The 1862 Morrill Land Grant Act gave federally controlled land to states to open "land grant" colleges, which were required to focus on "useful arts" like agriculture, mechanics, mining, and military instruction and thus often included "A&M" (Agricultural & Mechanical) in the names. The idea of a "useful" education also created schools like the Massachusetts Institute of Technology (MIT) in 1851. Many craftsmen who relied upon apprenticeships were skeptical of college training and distrusted scholars and scientists. A college degree was still seen by many as a social marker rather than a marker of educational attainment.
By 1865 most Southern colleges ceased offering classes because the American Civil War caused significant physical damage to many colleges while others were made into hospitals and shelters for soldiers and many Southern students and faculty left college for the Confederate Army. In 1870, the number of colleges was 560 (up from just 9 colleges at the American Revolution).
June 3, 1926 cover of Life magazine showing a "flapper" college graduate lighting a cigarette with her diploma.
Source: Words and Eggs, "Throwback Thursday: 1920s Illustrations of John Held, Jr.," www.wordsandeggs.wordpress.com, Sep. 16, 2009
College in the Early 1900s
The early 1900s saw institutions created to educate groups excluded by traditional colleges: women, blacks, immigrants, and Roman Catholics. Black colleges remained restricted to grade-school and agricultural- or industrial-focused instruction with little college-level education offered. Iowa State University was the first co-ed land grant college, though women remained segregated and were expected to study "domestic science" or similar topics. Colleges were built in the South to keep Southern sons "far from the dangerous notions circulating at a Harvard or a Yale," with high tuitions and a code of honor that included duels amongst students. "Hilltop colleges" in New England opened to cater to older working students training to be teachers or ministers. Colleges built on the emerging western frontier had small populations to support them and there were often less than a few hundred students who could attend the college. "Diploma mills" also popped up during this time, especially the "medical college," which frequently had no campus or faculty but would confer degrees in exchange for donations.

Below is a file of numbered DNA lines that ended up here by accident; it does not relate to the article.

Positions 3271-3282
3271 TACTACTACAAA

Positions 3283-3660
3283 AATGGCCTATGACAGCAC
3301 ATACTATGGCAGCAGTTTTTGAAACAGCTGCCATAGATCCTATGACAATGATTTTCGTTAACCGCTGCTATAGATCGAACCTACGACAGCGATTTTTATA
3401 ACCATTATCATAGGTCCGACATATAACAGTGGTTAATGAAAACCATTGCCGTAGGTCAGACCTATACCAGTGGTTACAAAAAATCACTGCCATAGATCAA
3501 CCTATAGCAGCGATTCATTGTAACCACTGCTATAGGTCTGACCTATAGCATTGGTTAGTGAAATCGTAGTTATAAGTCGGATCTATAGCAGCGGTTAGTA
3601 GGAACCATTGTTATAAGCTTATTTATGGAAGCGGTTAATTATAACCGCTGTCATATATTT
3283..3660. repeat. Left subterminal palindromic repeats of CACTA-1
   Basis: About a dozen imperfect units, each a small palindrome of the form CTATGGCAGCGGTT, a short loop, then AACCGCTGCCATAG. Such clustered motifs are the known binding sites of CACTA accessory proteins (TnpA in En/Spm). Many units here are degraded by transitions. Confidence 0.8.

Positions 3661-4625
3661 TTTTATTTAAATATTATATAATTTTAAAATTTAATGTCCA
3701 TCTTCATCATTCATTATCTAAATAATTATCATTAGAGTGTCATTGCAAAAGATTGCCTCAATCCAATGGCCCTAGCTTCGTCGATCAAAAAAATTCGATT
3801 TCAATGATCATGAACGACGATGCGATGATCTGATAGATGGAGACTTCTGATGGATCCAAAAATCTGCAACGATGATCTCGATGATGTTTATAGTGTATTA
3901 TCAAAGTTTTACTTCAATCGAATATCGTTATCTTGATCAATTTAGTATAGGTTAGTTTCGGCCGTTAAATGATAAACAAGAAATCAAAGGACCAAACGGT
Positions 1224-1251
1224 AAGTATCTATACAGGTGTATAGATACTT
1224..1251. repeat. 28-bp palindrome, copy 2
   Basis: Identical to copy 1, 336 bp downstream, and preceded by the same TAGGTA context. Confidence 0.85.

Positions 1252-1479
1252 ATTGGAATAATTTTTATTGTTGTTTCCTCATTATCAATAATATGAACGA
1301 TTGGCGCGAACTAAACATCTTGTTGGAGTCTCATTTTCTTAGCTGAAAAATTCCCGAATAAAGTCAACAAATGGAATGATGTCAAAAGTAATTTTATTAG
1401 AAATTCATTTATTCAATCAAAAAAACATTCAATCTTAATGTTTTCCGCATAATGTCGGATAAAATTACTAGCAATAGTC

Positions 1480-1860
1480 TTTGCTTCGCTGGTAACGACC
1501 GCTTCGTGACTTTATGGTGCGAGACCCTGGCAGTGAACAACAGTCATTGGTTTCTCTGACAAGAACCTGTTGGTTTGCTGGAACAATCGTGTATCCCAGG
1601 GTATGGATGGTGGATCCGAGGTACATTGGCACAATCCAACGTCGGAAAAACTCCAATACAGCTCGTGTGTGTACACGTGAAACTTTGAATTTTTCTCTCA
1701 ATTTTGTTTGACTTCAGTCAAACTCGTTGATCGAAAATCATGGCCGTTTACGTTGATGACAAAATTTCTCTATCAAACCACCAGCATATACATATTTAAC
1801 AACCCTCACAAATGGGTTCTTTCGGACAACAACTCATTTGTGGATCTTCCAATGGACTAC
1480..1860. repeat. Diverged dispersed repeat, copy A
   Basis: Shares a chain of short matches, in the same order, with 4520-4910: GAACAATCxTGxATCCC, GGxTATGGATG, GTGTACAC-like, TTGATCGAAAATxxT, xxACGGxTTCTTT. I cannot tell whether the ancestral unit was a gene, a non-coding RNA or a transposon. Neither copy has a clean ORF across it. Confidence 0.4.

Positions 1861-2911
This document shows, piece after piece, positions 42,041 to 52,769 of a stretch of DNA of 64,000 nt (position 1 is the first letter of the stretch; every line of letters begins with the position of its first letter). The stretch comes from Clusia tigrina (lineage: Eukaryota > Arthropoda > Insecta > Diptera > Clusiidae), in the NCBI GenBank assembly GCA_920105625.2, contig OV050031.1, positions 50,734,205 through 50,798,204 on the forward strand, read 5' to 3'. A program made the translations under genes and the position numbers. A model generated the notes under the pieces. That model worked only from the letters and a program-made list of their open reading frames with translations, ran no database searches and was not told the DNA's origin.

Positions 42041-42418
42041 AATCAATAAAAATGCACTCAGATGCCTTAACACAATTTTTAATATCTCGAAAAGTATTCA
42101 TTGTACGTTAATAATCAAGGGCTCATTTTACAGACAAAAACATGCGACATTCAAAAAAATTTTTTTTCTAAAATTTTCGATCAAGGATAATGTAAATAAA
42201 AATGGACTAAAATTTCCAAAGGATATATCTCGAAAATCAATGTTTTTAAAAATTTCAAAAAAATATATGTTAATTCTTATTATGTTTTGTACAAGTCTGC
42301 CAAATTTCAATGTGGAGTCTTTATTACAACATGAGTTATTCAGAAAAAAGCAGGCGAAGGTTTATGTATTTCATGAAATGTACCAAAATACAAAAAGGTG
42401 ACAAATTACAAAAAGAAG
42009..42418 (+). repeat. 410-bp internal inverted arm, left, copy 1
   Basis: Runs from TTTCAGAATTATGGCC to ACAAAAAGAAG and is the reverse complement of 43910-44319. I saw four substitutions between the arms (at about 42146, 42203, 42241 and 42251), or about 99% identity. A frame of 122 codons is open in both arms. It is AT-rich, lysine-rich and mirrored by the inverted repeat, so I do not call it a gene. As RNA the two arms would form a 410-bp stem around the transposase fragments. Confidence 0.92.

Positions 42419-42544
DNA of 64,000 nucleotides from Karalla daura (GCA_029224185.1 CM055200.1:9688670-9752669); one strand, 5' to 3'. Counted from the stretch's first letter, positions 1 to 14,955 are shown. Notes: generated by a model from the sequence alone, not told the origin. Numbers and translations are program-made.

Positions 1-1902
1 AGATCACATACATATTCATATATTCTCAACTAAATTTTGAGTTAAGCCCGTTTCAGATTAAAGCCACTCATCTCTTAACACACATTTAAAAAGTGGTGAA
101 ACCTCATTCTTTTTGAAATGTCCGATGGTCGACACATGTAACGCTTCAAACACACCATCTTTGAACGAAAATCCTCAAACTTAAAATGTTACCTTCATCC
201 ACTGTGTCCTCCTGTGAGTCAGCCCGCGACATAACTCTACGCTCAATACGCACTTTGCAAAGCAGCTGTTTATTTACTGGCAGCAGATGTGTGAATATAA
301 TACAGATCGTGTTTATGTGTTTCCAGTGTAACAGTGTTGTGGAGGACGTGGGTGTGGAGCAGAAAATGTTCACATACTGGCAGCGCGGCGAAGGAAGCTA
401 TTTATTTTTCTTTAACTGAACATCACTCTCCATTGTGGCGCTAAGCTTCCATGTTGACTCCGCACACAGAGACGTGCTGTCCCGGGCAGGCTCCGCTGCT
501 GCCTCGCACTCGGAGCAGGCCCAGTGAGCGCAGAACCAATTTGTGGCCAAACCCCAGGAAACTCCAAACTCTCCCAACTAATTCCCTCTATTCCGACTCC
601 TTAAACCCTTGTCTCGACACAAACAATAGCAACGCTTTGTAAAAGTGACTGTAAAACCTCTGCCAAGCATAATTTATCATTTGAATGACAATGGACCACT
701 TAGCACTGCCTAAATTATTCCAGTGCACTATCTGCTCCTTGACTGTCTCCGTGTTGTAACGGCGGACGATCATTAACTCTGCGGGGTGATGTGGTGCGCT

The goal of college attendance still was not completion of a bachelor's degree. Some students took two years of courses in order to earn an LI (license of instruction) certificate to teach public school but many did not complete the degree because, as explained by Roger L. Geiger, Distinguished Professor of Education at Pennsylvania State University, "there was nothing to be done with a bachelor’' degree that could not also be done without one."
By 1900, 5% (about 256,000) of 18-21 year old males attended college, up from 3.1% (32,364) in 1860 and 1% (1,237) in 1800. Students were normally accepted based on gender, religion, and race. Graduation rates continued to be low; about 30% of the1903 freshman class at Kentucky State College graduated, while Transylvania University averaged a 50% drop out rate in the first year and barely 10% graduated with a degree in four years.
Although tuition had seen no major increases, the price of college was still too high for the average family. For the 1907-1908 academic year, Brown University published an average tuition budget: $105 for tuition, $48 for "incidental fees," $60 for room, $150 for board, and $30 for books and lab fees; totaling $393 per year, or $9,535.67 in 2012 US dollars By 1910, "undergraduate life" came into prominence with mascots, school colors, college hymns, intercollegiate athletics, and other traditions.